Because slipware pottery is fired at a relatively low temperature it is easily chipped and broken. The wares were used mainly in kitchens, for storage and for cooking, so they tended to be roughly handled. As a consequence, most pieces of slipware produced before the 20th century no longer survive except as sherds. Old slipware in its complete state is scarce. Old decorated and inscribed slipware is scarcer.
Early slipware became highly fashionable in the late 19th century for adorning houses in the Arts and Crafts taste. Prices sky-rocketed, and even today, when the market for old pottery is depressed, good pieces are still highly-sought-after by well-heeled collectors and museums. A Thomas Toft charger was sold by Christie’s in 2016 for £122,000. See what I mean?
By the early 20th century, the industry had all but disappeared, unable to compete against more than 100 years of market dominance by bright, colourful, attractive porcelain, pottery and stonewares mass-produced in huge Staffordshire factories and available to everyone at rock-bottom prices.
However, slipware production didn’t become altogether extinct. A few old country potteries remained which still made pots by hand in the old tradition. These makers included the latest of many generations of the Fishley family in Fremington, Devon; and Isaac Button, who continued working in his ancient pottery at Soil Hill, Halifax until the 1960s; and Elijah Comfort at Winchcombe in Gloucestershire.
And then, remarkably, Old English Slipware was saved, revived by the indomitable power of gentrification. Along came the Studio Pottery movement, led by two English gentleman-artist-potters: Bernard Leach and his first and most famous apprentice Michael Cardew. Between them they raised the primitive Old English peasant industry of slipware-making into a Traditional Artisan Folk Craft worthy of detailed academic analysis and artistic emulation.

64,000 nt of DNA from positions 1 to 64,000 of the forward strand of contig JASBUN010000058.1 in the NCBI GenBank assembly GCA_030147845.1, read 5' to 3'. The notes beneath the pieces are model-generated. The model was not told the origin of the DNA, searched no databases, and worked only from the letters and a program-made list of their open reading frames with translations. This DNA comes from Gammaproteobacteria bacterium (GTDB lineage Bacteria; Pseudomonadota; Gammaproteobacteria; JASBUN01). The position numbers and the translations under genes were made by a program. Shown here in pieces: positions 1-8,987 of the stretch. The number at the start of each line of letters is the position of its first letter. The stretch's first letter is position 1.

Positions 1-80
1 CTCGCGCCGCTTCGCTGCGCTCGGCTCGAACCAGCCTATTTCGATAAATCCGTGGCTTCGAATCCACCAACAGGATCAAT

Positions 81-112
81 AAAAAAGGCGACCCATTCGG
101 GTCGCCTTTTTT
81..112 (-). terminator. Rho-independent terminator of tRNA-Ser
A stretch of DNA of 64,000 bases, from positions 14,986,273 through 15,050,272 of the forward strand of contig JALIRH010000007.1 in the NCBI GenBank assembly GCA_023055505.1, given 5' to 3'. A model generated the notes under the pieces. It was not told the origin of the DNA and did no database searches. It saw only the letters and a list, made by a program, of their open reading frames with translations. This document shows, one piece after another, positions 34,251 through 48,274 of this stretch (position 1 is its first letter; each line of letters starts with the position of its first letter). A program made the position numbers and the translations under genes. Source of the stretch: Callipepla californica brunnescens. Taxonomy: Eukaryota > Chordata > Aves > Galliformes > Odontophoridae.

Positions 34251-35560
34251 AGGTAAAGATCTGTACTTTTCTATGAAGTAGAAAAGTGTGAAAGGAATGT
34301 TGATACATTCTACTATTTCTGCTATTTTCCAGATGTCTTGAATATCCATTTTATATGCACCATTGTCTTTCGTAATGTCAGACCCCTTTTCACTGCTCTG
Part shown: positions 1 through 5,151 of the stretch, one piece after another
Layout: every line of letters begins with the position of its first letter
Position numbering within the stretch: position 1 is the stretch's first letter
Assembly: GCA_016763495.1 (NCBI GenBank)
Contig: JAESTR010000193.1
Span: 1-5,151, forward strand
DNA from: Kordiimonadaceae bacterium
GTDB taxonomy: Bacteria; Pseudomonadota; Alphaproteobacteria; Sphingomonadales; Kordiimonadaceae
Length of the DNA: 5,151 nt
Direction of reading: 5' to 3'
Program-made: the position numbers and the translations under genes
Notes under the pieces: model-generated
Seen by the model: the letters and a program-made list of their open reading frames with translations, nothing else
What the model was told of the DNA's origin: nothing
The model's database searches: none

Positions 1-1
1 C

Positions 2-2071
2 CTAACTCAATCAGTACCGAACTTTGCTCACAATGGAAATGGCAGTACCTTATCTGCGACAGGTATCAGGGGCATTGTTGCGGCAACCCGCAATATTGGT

For Bernard Leach, “slipware potters such as Thomas Toft … will always have an honoured place in ceramic history”. Leach even took his love of Old English slipware with him on his travels to Japan, and introduced potters there to slip-trailing:
“This new method of using clay was a revelation, and today there are at least half a dozen potteries in Japan where the slip-trailer is employed.”
When Leach returned to England in 1920 accompanied by the Japanese potter Shoji Hamada,
“our first endeavour was to search for what remained of the English tradition … Gradually, by adapting our previous knowledge of Eastern methods to those of the English slipware potters and through many experiments, one difficulty after another was surmounted … eventually we rediscovered most of the old technique”. 
Michael Cardew took a more hands-on approach. Before going to the St Ives pottery to work with Leach in 1923, he visited Braunton in Devon and took lessons in throwing pots from William Fishley-Holland, a member of the long-established slipware pottery family from Fremington. After he left Leach in 1926, Cardew rented (and later purchased) an almost-defunct traditional slipware pottery for himself at Winchcombe, engaging its elderly employee Elijah Comfort to work with him for the first several years at making pots and training up local youngsters.